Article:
Negotiation of Motherhood with Self, Family, and Cultural Communities Among First-Generation Indian Immigrant Mothers of Toddlers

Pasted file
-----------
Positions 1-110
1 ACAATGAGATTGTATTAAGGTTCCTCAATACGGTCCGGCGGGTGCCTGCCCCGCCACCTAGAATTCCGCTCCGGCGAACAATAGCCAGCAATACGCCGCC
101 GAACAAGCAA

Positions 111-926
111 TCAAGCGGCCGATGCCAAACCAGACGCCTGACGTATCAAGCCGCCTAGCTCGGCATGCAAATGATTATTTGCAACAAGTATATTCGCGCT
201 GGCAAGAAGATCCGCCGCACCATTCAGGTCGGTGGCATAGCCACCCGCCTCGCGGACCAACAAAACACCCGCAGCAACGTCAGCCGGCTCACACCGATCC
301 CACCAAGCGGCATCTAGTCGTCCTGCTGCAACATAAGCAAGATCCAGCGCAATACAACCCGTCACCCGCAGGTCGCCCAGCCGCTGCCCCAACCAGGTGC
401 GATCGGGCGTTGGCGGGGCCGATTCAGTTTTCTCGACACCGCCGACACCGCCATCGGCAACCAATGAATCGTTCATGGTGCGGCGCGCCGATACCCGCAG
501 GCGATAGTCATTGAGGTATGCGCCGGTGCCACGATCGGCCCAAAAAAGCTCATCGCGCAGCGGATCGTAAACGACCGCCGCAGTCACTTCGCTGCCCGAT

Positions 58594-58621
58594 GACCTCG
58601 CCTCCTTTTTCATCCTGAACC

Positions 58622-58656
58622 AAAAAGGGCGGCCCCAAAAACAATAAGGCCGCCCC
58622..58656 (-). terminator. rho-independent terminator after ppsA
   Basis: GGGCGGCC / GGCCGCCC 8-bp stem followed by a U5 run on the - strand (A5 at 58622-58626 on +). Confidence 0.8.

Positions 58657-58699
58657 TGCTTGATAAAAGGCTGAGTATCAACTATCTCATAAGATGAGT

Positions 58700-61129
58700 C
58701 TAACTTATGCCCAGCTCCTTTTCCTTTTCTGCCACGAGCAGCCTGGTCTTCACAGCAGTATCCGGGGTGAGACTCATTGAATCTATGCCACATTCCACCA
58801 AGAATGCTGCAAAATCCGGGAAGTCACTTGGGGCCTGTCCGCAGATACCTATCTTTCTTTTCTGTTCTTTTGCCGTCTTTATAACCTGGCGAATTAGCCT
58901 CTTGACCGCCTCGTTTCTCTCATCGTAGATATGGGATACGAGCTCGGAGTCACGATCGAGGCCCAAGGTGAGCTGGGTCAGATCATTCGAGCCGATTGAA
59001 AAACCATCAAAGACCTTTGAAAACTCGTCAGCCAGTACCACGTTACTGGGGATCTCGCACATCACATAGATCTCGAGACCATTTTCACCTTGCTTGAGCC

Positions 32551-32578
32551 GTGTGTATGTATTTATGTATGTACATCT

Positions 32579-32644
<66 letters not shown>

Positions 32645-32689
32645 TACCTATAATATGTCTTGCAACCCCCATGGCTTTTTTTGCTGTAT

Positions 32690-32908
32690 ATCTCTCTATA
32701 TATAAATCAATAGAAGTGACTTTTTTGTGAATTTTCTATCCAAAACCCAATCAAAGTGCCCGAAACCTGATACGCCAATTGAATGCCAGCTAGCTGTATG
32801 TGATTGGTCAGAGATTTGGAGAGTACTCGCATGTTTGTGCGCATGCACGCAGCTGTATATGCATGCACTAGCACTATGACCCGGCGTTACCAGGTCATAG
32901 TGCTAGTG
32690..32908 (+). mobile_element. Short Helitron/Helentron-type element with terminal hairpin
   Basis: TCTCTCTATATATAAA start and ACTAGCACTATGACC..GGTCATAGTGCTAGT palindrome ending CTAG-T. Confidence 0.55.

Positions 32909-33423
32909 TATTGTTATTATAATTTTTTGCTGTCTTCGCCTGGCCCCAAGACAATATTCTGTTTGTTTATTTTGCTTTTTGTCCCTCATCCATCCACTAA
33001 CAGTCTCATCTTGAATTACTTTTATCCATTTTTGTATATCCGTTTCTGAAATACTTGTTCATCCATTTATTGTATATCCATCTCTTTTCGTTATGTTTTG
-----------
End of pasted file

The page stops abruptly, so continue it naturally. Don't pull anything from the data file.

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Within the U.S., about 64% of mothers with children younger than six have been reported to participate in the labor force (Bureau of Labor Statistics, 2018; Parker, 2015). Women have also made progress within the education sector (Geiger & Parker, 2018), which may be important for the expansion of their human capital—their skills and knowledge (Colemen, 1988; Harding, Morris, & Hughes, 2015)—and contribute to their progress in the workforce (Geiger & Parker, 2018). Indian women, who are part of a growing minority group in the U.S. (Zong & Batalova, 2017), have also made progress and are expected to continue to make progress on the education and work fronts (KC et al., 2010). At the same time, the mindsets of the American and Indian cultural communities have not picked up on these trends. Very few adults in the U.S. think that mothers of young children should work full-time outside of the home sphere, and many believe that working full-time is not an ideal situation for the young child (Pew Research Center, 2013). For Indian women, family roles, including the role of primary caregiver, are often emphasized and viewed as central to their identities —more than they are for men (Bhatnagar & Rajadhyaksha, 2001; Dhawan, 2005). Immigration policies in the U.S. that allow skilled men, rather than skilled women, to participate in the labor force may reinforce such gender roles (Ravindranath, 2017). During toddlerhood, mothers’ parenting practices impact child’s development (Rinaldi & Howe, 2012), but the above gendered expectations may put pressure on an immigrant mother to conform to those family roles alone. Even if they are legally employed, mothers may be trying to balance paid work and domestic work in parallel. Understanding how mothers, especially first-generation Indian immigrant mothers, negotiate their professional and domestic roles and how they are supported in these roles may help design policies that support these and other parents and families in similar situations. Using components of developmental frameworks and interdisciplinary research on human and social capital, parenting, and Indian families as guides, I explored parenting beliefs among 12 first-generation Indian immigrant mothers of toddlers (18 to 36-months old) to better understand their mothering experiences and the negotiation of motherhood with self, family, and cultural communities. In analyzing interviews and observations, I learned: 1) maternal education plays an essential role in expanding mothers’ cognitive, social, and emotional resources, 2) spouses’ participation in domestic chores is important for family functioning, 3) parents, in-laws, siblings, and individuals belonging to Indian and Indian-American communities also provide the mothers with support in mothering, and 4) although differing cultural information about mothering is exchanged in interactions with people in social networks, mothers consider information that aligns with their own philosophies to inform their goals and parenting practices. The findings of my study suggest that policy makers and practitioners should consider the cultural context in which the first-generation Indian immigrant mothers raise young children. They should work towards building on these mothers’ existing human and social capitals. Future research should also consider a mixed-methodology approach and be inclusive of different caregivers (e.g., fathers) belonging to diverse immigrant families.